Explore Ireland for its natural beauty

Posted by On 6:34 AM

Explore Ireland for its natural beauty

The Blarney Castle in Northern Ireland

One of the popular tourist stops in Ireland, the Blarney Castle outside of Cork, Northern Ireland, where the famous Blarney Stone can be kissed. Once kissed, the stone is known to bestow upon you the gift of eloquence.

As Ireland’s capital and largest city, Dublin is a natural starting point for a visit to the Emerald Isle. But after you’ve experienced its charms, head west to explore Ireland’s breathtaking Wild Atlantic Way.

Both Killarney and Galway offer a perfect base for day trips around the region. From Killarney, you can see the lush green countryside along the Ring of Kerry and Dingle Peninsula.

From Galway, it’s easy to visit the rugged hills of Connemara and look out toward the Atlantic Ocean from the Cliffs of Moher.

Wherever you go, you’ll fin d picturesque small towns, lovely water views and rolling hills dotted with cows and sheep.

During your western Ireland tour, spend a day or two walking around Galway. A city of about 80,000, it’s home to the National University of Ireland Galway, which gives it a lively, youthful atmosphere. The city is compact enough that you can easily see the main attractions on foot.

One of those attractions is the soaring, Renaissance-style Galway Cathedral. Opened in 1965, it’s the last great stone cathedral built in Europe. In contrast, the small St. Nicholas Church dates from the 14th century and was once visited by Christopher Columbus.

Be sure to visit the Galway City Museum, which looks at the city’s place in Irish history â€" from medieval times to its role in the Easter Rising of 1916 that helped launch Ireland on the road to independence.

Stop by the bustling Eyre Square, in the city center, where President John F. Kennedy addressed a large and adoring cr owd in June 1963. And walk along the River Corrib, where you’ll see fishermen trying to hook a salmon.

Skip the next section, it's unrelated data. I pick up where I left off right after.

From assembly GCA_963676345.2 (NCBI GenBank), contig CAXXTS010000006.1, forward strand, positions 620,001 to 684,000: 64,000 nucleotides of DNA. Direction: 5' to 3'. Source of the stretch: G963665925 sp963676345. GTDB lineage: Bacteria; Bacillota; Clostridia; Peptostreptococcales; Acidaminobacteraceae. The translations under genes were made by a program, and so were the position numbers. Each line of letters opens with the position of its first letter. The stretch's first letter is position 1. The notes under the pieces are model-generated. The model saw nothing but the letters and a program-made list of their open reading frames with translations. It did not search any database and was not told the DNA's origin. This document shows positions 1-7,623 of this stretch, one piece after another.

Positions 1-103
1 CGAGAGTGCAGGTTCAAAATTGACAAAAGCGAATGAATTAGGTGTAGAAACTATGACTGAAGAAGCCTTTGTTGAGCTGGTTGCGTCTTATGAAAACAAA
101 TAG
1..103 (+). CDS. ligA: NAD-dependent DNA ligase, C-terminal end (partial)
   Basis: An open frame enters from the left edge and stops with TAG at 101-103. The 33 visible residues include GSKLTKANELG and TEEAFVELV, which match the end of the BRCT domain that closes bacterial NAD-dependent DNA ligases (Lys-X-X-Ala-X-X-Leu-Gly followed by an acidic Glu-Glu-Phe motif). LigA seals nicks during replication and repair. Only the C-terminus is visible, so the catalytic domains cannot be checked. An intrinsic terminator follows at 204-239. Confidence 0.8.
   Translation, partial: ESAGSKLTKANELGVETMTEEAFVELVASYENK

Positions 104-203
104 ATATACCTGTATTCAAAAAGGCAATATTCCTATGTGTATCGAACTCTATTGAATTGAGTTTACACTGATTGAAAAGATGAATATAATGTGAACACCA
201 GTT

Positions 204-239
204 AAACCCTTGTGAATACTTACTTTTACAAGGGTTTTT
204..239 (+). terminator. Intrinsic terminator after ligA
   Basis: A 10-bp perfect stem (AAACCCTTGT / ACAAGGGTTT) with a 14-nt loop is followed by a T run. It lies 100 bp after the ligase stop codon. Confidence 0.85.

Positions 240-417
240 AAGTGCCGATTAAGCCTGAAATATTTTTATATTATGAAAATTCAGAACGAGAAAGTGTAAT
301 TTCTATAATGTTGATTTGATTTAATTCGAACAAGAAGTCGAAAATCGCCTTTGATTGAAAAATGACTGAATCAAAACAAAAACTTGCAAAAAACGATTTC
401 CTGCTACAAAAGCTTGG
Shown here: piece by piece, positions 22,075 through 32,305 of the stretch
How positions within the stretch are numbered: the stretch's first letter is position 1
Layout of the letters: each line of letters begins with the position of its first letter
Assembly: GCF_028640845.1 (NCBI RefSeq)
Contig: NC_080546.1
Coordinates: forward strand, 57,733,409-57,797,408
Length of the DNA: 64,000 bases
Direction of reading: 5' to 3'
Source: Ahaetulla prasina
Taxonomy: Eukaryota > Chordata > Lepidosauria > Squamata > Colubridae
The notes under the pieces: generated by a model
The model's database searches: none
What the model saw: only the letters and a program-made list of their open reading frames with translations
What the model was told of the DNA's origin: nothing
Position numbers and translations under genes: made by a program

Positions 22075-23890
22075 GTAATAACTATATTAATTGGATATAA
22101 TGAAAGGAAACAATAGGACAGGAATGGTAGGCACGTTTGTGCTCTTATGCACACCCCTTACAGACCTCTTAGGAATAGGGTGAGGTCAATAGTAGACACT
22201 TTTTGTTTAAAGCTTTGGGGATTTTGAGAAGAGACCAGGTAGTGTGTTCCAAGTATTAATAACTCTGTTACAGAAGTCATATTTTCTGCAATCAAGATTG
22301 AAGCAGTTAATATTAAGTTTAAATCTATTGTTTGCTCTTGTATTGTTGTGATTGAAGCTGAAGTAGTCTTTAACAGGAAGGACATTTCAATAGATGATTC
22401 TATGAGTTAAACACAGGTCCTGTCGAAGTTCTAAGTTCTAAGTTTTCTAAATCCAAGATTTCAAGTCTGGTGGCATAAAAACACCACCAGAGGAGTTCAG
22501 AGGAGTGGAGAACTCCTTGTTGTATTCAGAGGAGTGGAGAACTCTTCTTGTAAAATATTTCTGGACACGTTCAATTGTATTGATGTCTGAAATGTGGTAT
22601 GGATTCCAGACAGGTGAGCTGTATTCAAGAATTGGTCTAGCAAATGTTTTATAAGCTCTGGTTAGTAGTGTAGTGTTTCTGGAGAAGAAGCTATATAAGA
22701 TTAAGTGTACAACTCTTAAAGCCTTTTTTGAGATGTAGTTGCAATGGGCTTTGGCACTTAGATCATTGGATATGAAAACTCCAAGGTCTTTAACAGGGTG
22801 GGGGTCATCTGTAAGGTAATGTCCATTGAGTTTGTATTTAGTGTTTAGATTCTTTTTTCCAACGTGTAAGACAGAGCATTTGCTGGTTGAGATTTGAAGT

The heart of Galway is its Latin Quarter, a pedestrian thoroughfare that links the River Corrib to Eyre Square. It’s home to historic landmarks like the Hall of the Red Earl, a small archaeological site from the 13th century, as well as dozens of shops, restaurants and pubs.

You’ll find traditional fare, like roast lamb or Guinness stew, as well as fresh local fish and international cuisine, like Spanish tapas with an Irish twist.

The Latin Quarter’s stores will satisfy all of your Irish lace, crystal and woolen needs, from tablecloths and vases to sweaters and socks. Be sure to venture onto the side streets, too.

You’re sure to find a unique souvenir at some of the smaller shops that specialize in local arts and crafts. Literature is another famous Irish export. Discover works by the country’s finest authors at Charl ie Byrne’s Bookshop, one of Ireland’s best-loved independent bookstores.

Of course, no trip to Ireland would be complete without heading to a pub to hear music played on traditional instruments.

While in many places the performances don’t start until late in the evening, some of Galway’s best-known establishments offer two sessions, including an early one around 5:30 or 6:00 p.m., which are perfect if you need to be up early the next morning to continue your travels.

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Dan Bain

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Dan Bain is the health reporter for The News-Review. He previously worked at KPIC and 541 Radio.

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